- Submit Annual Self-Certification
- Qualified Exempt Definition & Requirements
- Commercial Processing Exempt Definition & Requirements
- Education & Technical Assistance
- About the Produce Safety Rule
- Rule Updates for Exempt Farms
Farms may use this form to self-certify their eligibility for the qualified exempt status for the applicable calendar year.
A produce farm is eligible for qualified exempt status under the Produce Safety Rule when:
The farm’s average annual food sales over the previous three-year period (adjusted for inflation using 2011 as a baseline) are less than $500,000.
More than 50% of the farm’s average annual food sales over the previous three-year period were to qualified end-users, which include the consumer of the food (when the consumer is not a business) or a retail food establishment, such as a restaurant, grocery store, or food co-op, located in Vermont or within 275 miles of the farm. 21 CFR § 112.5.
The $500,000 inflation adjusted cut-off is updated annually by FDA.
Qualified exempt farms should submit an annual self-certification to the Agency as proof of eligibility. Qualified exempt farms are not required to undergo routine inspections but must follow the modified requirements listed below.
Qualified Exempt Requirements
Records must be kept that document that the farm satisfies the qualified exempt criteria (see Annual Self-Certification form). Records must be kept for as long as necessary to support the farm’s status during the applicable calendar year. 21 CFR § 112.7.
The name and complete business address of the farm where produce was grown must be prominently and conspicuously displayed on product labels and/or at the point of purchase, such as on a label, poster, sign, placard, or electronic notice if sold online. 21 CFR § 112.6.
A farm’s produce is eligible for the commercial processing exemption when:
Produce is sold for commercial processing that adequately reduces the presence of microorganisms of public health significance. Examples include processing in accordance with the requirements of 21 CFR part 113, 114, or 120, treating with a validated process to eliminate spore-forming microorganisms (such as processing to produce tomato paste or shelf-stable tomatoes), and processing such as refining, distilling, or otherwise manufacturing/processing produce into products such as sugar, oil, spirits, wine, beer or similar products. 21 CFR § 112.2(b).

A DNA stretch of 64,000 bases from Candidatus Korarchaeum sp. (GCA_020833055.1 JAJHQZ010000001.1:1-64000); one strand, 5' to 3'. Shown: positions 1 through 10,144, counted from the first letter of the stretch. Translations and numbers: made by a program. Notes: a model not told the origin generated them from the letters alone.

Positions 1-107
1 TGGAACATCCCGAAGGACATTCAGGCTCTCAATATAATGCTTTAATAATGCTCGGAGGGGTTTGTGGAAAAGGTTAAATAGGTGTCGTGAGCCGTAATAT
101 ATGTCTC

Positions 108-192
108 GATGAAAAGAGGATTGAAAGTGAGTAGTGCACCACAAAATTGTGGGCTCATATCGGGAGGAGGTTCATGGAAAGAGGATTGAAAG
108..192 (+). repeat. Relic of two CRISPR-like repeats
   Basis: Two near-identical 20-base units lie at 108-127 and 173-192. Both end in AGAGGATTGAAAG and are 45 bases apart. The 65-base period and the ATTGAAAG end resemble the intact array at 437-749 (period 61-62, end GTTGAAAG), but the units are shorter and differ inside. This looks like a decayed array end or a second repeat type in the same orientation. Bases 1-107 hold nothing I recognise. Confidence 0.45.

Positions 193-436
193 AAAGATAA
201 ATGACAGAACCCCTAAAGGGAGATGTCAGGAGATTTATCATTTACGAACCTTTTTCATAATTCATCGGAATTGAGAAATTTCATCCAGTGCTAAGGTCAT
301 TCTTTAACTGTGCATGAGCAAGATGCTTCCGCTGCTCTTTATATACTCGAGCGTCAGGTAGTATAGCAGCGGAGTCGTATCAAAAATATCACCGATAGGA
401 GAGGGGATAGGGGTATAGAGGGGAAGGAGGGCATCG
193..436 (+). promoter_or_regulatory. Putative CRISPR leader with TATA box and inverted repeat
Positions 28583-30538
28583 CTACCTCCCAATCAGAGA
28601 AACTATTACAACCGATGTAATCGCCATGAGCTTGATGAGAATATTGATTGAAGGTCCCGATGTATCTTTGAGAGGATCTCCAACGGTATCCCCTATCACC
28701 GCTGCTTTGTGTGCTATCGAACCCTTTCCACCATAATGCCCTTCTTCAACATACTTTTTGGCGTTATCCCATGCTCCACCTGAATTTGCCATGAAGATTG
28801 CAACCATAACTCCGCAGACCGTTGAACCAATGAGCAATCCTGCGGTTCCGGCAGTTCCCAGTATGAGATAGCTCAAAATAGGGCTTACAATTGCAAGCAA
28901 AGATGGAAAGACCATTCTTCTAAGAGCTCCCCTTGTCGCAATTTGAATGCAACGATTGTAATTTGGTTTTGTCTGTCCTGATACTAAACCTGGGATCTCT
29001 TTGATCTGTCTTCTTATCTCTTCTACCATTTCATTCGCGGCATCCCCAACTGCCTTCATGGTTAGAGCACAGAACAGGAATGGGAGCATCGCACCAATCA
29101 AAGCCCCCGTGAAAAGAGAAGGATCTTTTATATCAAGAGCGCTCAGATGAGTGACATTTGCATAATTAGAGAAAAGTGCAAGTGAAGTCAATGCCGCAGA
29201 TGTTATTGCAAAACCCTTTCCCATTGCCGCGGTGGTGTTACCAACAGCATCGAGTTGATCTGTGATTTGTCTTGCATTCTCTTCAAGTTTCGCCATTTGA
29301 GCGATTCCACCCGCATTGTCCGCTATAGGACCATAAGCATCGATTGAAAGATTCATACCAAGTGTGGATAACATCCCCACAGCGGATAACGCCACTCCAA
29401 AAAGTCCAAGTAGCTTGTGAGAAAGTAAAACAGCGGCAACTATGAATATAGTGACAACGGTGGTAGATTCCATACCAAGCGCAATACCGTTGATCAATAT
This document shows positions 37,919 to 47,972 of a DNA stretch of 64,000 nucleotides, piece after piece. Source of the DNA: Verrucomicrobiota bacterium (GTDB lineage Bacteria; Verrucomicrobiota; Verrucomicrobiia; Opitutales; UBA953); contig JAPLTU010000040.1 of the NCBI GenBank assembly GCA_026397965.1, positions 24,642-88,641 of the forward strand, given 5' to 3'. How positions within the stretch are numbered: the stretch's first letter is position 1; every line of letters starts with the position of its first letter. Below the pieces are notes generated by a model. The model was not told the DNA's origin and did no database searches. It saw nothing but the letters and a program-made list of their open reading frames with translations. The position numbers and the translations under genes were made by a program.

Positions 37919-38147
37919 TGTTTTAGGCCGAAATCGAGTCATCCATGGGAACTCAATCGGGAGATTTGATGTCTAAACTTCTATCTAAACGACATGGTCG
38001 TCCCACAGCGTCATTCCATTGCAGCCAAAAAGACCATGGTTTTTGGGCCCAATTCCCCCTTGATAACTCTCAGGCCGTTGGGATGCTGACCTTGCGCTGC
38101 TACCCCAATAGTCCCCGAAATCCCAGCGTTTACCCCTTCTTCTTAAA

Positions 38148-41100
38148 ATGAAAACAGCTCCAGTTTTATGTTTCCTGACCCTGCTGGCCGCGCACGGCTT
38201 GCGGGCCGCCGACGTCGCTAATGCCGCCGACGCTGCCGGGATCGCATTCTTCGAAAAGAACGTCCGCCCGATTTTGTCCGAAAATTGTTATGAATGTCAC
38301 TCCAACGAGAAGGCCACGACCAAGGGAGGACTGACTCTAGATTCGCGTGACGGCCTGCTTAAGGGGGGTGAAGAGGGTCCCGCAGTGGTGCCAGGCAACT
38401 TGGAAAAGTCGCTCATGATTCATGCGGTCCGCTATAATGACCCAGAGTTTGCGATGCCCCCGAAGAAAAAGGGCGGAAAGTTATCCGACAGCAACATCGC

Farms with produce eligible for the commercial processing exemption must follow the modified requirements listed below.
Commercial Processing Exempt Requirements
Disclosure: Farms must disclose in documents accompanying produce eligible for the commercial processing exemption that the food is “not processed to adequately reduce the presence of microorganisms of public health significance.” 21 CFR § 112.2(b)(2).
Written Assurance: Farms must annually obtain written assurance from the customer that performs the commercial processing that the customer has established and is following procedures (identified in the written assurance) that adequately reduce the presence of microorganisms of public health significance. 21 CFR § 112.2(b)(3). This requirement is currently under enforcement discretion. See Updates below.
Access produce safety resources to enhance produce safety practices on your farm and to assist with regulatory compliance.
An Agency subject matter expert can provide one-on-one educational and technical assistance on regulatory requirements and produce safety best practices.
The Produce Safety Rule establishes science-based minimum food safety standards for the safe growing, harvesting, packing, and holding of fruits and vegetables. The Rule was adopted in Vermont statutes under 6 VSA Chapter 66.
The compliance date for qualified exempt farms to begin retaining records in support of eligibility for the qualified exemption went into effect in January 2016. The compliance date for qualified exempt labeling requirements went into effect in January 2020.
May 2020: FDA announced a temporary policy that provided flexibility in the eligibility criteria for the qualified exemption. Under this policy, the FDA does not intend to enforce the criteria regarding the portion of sales made to qualified end-users for farms that met the criteria based on sales that were made in years prior to the Covid-19 pandemic, but no longer meet the criteria in due to market disruptions caused by Covid-19.
January 2018: FDA announced an enforcement discretion policy for certain provisions of the Produce Safety Rule. Under this policy farms are not requirement to obtain written assurances under the commercial processing exemption